A funny thing happened on the way to Brussels…
“Ghent, then Brussels,” Gene says, tracing an arc on the map as we are about to leave Calais and cross the border from France to Belgium. I finish my croissant and tea and we jump into the bright orange Volkswagen bug we have rented during our 1973 Europe-on-$5-a-day adventure, a second wedding anniversary gift to ourselves. The real honeymoon.
“Ghent?” I say with as much curiosity as excitement. “Let’s stop and see the Ghent Altarpiece.” We don’t have much of an itinerary for the Belgian leg of the trip, the two of us in our early twenties free and easy. Why not?
“St. Bavo Cathedral,” I add, remembering the caption under the image in my college art history textbook. I think back to the lecture hall, two hundred of us sitting in the dark, and can still see the slide of Jan van Eyck’s late Gothic altarpiece on the screen. How could I not? The slide came up for multiple lectures across multiple weeks. The professor went on and on dissecting the work into smaller and smaller pieces well beyond the original three panels. Two hinged on either side of the main panel that can be opened and closed. I pictured the thin, ghostly figures of Adam and Eve on the outer panels, and the colors of the central portion so luminous, saturated, at least on the slide, clearly preserved deep in my brain. And now, a chance to see the reputed work in real life.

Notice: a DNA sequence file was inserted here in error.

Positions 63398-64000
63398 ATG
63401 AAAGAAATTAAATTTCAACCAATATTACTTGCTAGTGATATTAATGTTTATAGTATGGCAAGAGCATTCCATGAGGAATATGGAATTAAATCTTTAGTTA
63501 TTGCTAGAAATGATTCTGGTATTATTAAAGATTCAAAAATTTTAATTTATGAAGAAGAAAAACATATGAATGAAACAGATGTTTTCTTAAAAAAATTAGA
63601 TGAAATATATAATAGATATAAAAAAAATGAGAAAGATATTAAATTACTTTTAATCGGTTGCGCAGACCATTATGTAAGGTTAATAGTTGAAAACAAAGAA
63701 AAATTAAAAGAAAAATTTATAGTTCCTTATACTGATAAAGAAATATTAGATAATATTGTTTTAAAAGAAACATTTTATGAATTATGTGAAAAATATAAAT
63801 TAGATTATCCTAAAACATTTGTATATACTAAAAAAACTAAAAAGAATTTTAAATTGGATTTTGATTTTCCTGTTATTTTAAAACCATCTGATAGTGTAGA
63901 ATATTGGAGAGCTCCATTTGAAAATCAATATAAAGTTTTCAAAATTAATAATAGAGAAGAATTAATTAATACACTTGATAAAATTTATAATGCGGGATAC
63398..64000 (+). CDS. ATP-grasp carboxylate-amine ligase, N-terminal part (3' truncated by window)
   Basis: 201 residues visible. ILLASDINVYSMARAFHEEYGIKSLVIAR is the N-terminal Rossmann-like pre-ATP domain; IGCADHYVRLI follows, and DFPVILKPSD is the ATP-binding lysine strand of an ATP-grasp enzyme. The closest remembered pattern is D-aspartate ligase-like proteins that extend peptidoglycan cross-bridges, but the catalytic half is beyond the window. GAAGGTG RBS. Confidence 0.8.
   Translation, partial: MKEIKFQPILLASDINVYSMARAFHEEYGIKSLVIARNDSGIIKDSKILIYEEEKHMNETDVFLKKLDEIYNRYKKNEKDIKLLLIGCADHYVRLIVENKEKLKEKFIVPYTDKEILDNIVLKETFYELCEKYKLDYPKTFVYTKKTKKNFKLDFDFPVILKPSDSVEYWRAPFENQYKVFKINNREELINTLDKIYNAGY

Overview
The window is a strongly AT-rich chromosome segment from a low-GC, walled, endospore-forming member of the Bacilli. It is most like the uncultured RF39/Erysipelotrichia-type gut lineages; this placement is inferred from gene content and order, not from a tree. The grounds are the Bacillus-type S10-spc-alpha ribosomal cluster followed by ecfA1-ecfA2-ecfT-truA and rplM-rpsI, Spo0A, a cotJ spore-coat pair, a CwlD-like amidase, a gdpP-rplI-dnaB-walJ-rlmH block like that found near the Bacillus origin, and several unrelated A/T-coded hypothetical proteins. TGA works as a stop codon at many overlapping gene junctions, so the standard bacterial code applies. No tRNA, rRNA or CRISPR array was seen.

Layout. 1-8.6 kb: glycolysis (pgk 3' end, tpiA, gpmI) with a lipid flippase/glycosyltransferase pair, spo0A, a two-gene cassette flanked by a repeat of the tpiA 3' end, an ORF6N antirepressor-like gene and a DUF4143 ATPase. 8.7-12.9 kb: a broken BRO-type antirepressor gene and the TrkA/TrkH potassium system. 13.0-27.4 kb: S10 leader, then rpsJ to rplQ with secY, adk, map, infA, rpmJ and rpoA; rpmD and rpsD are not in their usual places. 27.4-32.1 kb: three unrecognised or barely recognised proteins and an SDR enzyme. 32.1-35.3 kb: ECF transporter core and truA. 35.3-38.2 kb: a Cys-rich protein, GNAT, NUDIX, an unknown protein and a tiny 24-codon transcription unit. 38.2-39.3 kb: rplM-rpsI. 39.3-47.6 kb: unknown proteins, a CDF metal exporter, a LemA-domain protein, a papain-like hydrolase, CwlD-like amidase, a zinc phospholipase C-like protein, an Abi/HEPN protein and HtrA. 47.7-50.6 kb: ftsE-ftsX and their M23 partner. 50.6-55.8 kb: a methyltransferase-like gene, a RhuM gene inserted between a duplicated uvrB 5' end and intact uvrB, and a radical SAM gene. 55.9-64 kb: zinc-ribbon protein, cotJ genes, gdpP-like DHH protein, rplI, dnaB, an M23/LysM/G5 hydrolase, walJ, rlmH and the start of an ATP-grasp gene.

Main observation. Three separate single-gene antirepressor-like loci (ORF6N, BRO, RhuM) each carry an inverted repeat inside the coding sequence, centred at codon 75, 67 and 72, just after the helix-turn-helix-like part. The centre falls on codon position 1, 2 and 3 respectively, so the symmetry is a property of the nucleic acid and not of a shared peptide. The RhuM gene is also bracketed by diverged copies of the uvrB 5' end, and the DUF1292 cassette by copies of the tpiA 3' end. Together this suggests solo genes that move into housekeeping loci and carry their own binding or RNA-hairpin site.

We chugged along in the bug, giggled about being an American couple in a German car with Danish license plates driving through the Belgian countryside. We approached the outskirts of Ghent, slowed down, stopped laughing. The city was upon us, streets and construction work and highways going everywhere in a spaghetti maze. The map didn’t help much even though Gene studied it more than once. Face it, we’re lost. Nous sommes perdu. Really lost. Really frustrated.
What was that? In the city’s cacophony. A noise, a growl familiar to Gene. His eyes lit up. The sound of a V12 engine, and there it was, sleek, blue, liquid, a Ferrari oozing through the streets, gliding around corners.
Gene hit the accelerator and we took off after it. Might as well get something out of the city. We chugged, the Ferrari purred, and somewhere in the maze, St. Bavo Cathedral appeared. Gene parked, let the Ferrari go on, and we climbed the limestone steps of the old cathedral in awe of what just happened.
The cathedral was dim inside, and we walked slowly among the massive columns, eyes lifted to the clerestory and vaulted ceiling soaring above. The heights were filled by the sounds of an organ being tuned. Each note, strange, ethereal, floated up, commanding attention.
Our eyes were trained on the incredibly ornate pulpit as we made our way through the nave toward the main altar. I notice a cluster of people gathered around a little man with rounded shoulders wearing a black beret. The group is off to the side in the right transept, and then I understand what all eyes are focused on, all hearts beating for.
The little man with the beret is intense, reverent, and opens the outer panels of the Ghent Altarpiece. The hinged panels swing out. I gasp. The people gasp. I see Adam and Eve. I see the color, the luminous, vivid, transcendent colors. The center panel is breathtaking. Jesus flanked by Mary and John the Baptist, a little lamb and crowds of people in the scene below. Bright, riveting after five hundred years.
American honeymooners, Italian sportscar, Belgian masterpiece. All passions connected.